BMW F750GS (2018 - on) Review
- Impressive all-rounder adventure bike
- Offers big GS thrills without the price
- Comes packed with kit as standard
At a glance
|Owners' reliability rating:|
|Annual servicing cost:||£170|
Overall ratingNext up: Ride & brakes
With its lower 815mm seat height, calmer 76bhp power output, smaller (but wider 110/80 x 19 front wheel) and more stable chassis, the BMW F750GS (replacing the F700GS) is aimed squarely at the road rider.
And costing a lot less than the standard 850, it offers big GS thrills without costing the earth.
Ride quality & brakesNext up: Engine
Despite the slightly lower-spec cast ali wheels, slimmer, non-adjustable 41mm right way up fork tubes (the 850 has 43mm upside downers) and a smattering of small detail changes, the F750GS enjoys the same chassis and brakes upgrades.
Sat closer to the ground the F750GS is even easier to get on with, it’s just as comfy and handles with the same level of charming predictability. With its smaller screen the wind protection isn’t as complete, but you can buy the screen from the 850GS and swap it over.
A stiffer new monocoque bridge-design frame, with calmer steering geometry, replaces the old tubular steel item (it’s still steel for strength off-road) and the 15-litre fuel tank has been moved from under the seat to between your thighs to optimise the centre of gravity. The exhaust has also swapped sides to the right, to make it easier for the rider to swing a leg over.
All-day riding won’t be a pain, thanks to the F750GS’s comfy saddle, spacious legroom, slender fuel tank and natural bar position.
EngineNext up: Reliability
The 853cc parallel twin-cylinder motor is the same as the F850GS’s (who knows why BMW call a 750?), so it has an equally delicious soundtrack and elastic power delivery. Unless you thrash it mercilessly you don’t feel that missing 18bhp or 6ftlb of torque, either.
Gone is the old F700GS’s zero degree crankshaft journal and 360 degree firing interval, now the parallel twin cylinder motor has a 90 degree offset and bangs every 270/450 degrees.
BMW have also upped capacity from 798cc to 853cc (thanks to an increased bore and stroke), increased power by 10bhp to 94bhp and added two counterbalance shafts to iron-out the vibes.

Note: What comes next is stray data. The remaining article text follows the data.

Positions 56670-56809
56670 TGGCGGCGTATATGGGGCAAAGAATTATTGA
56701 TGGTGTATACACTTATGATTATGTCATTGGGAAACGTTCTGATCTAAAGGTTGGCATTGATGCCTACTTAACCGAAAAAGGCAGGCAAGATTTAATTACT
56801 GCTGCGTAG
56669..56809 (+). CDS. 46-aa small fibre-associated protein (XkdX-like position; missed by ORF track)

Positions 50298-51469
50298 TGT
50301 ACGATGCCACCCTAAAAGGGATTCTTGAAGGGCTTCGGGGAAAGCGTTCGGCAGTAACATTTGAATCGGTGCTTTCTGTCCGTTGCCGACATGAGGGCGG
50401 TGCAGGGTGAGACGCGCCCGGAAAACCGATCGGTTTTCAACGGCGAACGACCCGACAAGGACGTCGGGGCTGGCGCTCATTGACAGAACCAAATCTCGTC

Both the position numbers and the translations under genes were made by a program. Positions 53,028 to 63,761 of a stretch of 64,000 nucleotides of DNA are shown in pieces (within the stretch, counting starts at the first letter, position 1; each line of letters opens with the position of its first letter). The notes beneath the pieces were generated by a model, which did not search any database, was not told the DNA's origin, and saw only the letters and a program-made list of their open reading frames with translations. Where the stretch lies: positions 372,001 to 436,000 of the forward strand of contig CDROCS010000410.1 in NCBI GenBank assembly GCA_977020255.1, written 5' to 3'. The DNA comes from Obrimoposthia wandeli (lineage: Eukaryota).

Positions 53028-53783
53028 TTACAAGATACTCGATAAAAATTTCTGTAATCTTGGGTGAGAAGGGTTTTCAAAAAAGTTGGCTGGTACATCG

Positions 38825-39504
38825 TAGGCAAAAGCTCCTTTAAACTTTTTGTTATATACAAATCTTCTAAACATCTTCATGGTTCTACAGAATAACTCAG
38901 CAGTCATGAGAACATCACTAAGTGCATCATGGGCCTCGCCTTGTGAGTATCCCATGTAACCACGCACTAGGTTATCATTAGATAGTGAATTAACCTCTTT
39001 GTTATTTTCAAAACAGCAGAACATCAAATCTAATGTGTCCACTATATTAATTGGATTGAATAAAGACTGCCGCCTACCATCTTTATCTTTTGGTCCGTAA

Four years in the making and over a million ilometres in testing, all this engine work results in a power delivery that’s packed with rumbling character and shimmering, smoothness. Low-speed manners are impeccable, the new ride-by-wire throttle is jerk-free, and the new lighter-action ‘anti-hop’ clutch serves to make the F750GS natural and easy to get along with at lower speeds.
But whip the motor into a frenzy and its fast, free-revving and fun. There’s none of the rocking and pitching you get from its boxer-twinned, shaft-driven 1200cc big brother, just vibe-free, stable acceleration and a velvety parallel twin-cylinder silence off the throttle.
Reliability & build qualityNext up: Value
Build quality is superb, paint finishes and chunky plastics are top notch and the kind of attention to detail, from everything to fasteners, to the silky action of the switchgear, is everything you’d expect from a BMW.
Our BMW F750GS owners' reviews show mainly positive comments, however some are unhappy with the engine's sound and character, and others bemoan it being an expensive bike to buy.
Value vs rivalsNext up: Equipment
The F750GS is a fair chunk cheaper than the F850GS despite being not being a million miles away in general spec.
Twin test: BMW F750GS vs Suzuki V-Strom 650X GT
You could be forgiven for thinking it’s impossible to enjoy yourself on an adventure bike unless it’s equipped with the computing power of a Boeing Dreamliner, at least six riding mode options, Bluetooth connectivity and the ability to update your social media at every comfort break. And it’s even easier to forget that one of the most effective and enduring adventure bikes on the market has virtually none of these things. Simplicity has been the key to the Suzuki V-Strom 650’s success since its appearance in 2012 and one of the reasons it remains so popular. Today we have the 650X GT version on test, which, with its pannier and topbox set, is as deluxe and highly spec’d as the 650 gets. The X GT is £1000 more expensive than the XT, which is essentially the same spoke-wheel variant without the fixed luggage, and £1500 more than the basic standard V-Strom 650 (with its cheaper alloy wheels).